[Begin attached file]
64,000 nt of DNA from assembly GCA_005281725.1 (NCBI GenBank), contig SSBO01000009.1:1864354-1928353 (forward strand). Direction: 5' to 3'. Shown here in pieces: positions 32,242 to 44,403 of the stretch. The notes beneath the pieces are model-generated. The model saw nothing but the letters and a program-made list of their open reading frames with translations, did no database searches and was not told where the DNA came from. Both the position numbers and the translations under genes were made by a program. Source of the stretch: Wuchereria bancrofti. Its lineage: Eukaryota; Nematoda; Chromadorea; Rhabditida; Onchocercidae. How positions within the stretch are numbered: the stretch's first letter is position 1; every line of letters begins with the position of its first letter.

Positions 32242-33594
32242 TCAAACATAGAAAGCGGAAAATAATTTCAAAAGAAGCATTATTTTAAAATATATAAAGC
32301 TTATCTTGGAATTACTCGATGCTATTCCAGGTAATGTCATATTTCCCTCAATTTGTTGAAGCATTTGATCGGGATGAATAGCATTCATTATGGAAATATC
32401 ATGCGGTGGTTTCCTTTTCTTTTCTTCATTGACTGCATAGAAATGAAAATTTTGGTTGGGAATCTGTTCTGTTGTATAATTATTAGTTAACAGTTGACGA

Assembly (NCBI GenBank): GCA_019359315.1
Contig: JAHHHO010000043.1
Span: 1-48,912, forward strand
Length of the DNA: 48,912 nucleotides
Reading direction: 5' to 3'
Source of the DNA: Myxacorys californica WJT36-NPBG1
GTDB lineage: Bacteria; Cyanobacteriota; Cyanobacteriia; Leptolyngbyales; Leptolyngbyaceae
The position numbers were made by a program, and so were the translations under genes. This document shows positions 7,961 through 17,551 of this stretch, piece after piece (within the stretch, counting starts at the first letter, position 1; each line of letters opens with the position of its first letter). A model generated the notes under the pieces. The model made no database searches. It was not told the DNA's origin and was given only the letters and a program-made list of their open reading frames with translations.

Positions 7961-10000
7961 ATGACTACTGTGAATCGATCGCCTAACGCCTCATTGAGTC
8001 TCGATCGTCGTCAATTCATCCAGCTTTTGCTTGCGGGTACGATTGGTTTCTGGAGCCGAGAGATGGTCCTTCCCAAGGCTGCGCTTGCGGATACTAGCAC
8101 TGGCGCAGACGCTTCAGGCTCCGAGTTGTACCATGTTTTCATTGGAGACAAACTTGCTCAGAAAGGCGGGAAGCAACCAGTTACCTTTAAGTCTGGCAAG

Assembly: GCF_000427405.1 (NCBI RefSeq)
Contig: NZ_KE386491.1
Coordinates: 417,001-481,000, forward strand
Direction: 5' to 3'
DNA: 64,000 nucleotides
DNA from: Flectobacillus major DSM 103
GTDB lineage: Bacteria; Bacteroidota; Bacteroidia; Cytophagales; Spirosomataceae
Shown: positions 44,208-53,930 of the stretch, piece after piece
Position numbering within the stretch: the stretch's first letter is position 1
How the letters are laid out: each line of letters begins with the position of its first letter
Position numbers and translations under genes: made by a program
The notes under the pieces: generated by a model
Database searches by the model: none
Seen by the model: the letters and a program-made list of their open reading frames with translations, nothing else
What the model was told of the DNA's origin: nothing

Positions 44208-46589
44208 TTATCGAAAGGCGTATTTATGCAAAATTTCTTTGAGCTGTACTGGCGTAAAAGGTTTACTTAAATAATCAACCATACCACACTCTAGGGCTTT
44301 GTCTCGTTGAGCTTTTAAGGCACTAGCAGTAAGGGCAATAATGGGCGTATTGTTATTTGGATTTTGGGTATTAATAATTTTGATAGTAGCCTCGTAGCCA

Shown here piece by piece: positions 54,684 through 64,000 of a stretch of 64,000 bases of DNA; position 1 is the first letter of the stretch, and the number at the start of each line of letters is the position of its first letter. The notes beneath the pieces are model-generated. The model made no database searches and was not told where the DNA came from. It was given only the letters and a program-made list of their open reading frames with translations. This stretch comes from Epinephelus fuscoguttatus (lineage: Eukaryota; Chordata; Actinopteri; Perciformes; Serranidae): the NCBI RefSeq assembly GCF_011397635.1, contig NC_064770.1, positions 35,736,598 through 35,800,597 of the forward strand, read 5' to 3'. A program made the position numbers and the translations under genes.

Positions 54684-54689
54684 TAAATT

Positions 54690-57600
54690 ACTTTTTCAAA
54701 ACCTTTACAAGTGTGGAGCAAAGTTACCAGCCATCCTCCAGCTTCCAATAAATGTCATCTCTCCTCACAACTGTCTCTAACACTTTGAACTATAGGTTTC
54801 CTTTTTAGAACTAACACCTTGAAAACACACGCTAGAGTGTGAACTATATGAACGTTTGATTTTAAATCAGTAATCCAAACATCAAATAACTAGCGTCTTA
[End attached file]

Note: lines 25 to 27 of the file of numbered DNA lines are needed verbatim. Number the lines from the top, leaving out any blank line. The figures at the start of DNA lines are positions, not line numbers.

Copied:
Shown: positions 44,208-53,930 of the stretch, piece after piece
Position numbering within the stretch: the stretch's first letter is position 1
How the letters are laid out: each line of letters begins with the position of its first letter